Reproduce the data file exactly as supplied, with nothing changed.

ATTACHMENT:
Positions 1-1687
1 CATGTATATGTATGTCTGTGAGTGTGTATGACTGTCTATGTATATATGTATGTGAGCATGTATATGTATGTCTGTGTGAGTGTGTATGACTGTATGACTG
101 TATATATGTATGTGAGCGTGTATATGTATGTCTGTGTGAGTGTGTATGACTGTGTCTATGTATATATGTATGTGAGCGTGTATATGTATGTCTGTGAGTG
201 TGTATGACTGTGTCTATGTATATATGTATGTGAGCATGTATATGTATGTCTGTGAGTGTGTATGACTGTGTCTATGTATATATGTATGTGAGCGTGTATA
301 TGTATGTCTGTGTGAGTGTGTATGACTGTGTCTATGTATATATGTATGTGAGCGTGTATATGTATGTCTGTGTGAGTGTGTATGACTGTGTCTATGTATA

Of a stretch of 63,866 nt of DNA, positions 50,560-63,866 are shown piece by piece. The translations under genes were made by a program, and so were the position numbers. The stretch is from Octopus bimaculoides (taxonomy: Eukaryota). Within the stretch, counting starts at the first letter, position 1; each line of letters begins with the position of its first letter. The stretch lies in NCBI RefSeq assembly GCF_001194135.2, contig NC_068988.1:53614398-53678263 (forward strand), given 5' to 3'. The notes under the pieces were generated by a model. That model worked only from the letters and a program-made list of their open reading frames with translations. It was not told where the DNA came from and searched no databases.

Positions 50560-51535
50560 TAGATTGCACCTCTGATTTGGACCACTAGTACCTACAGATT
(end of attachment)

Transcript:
Positions 1-1687
1 CATGTATATGTATGTCTGTGAGTGTGTATGACTGTCTATGTATATATGTATGTGAGCATGTATATGTATGTCTGTGTGAGTGTGTATGACTGTATGACTG
101 TATATATGTATGTGAGCGTGTATATGTATGTCTGTGTGAGTGTGTATGACTGTGTCTATGTATATATGTATGTGAGCGTGTATATGTATGTCTGTGAGTG
201 TGTATGACTGTGTCTATGTATATATGTATGTGAGCATGTATATGTATGTCTGTGAGTGTGTATGACTGTGTCTATGTATATATGTATGTGAGCGTGTATA
301 TGTATGTCTGTGTGAGTGTGTATGACTGTGTCTATGTATATATGTATGTGAGCGTGTATATGTATGTCTGTGTGAGTGTGTATGACTGTGTCTATGTATA

Of a stretch of 63,866 nt of DNA, positions 50,560-63,866 are shown piece by piece. The translations under genes were made by a program, and so were the position numbers. The stretch is from Octopus bimaculoides (taxonomy: Eukaryota). Within the stretch, counting starts at the first letter, position 1; each line of letters begins with the position of its first letter. The stretch lies in NCBI RefSeq assembly GCF_001194135.2, contig NC_068988.1:53614398-53678263 (forward strand), given 5' to 3'. The notes under the pieces were generated by a model. That model worked only from the letters and a program-made list of their open reading frames with translations. It was not told where the DNA came from and searched no databases.

Positions 50560-51535
50560 TAGATTGCACCTCTGATTTGGACCACTAGTACCTACAGATT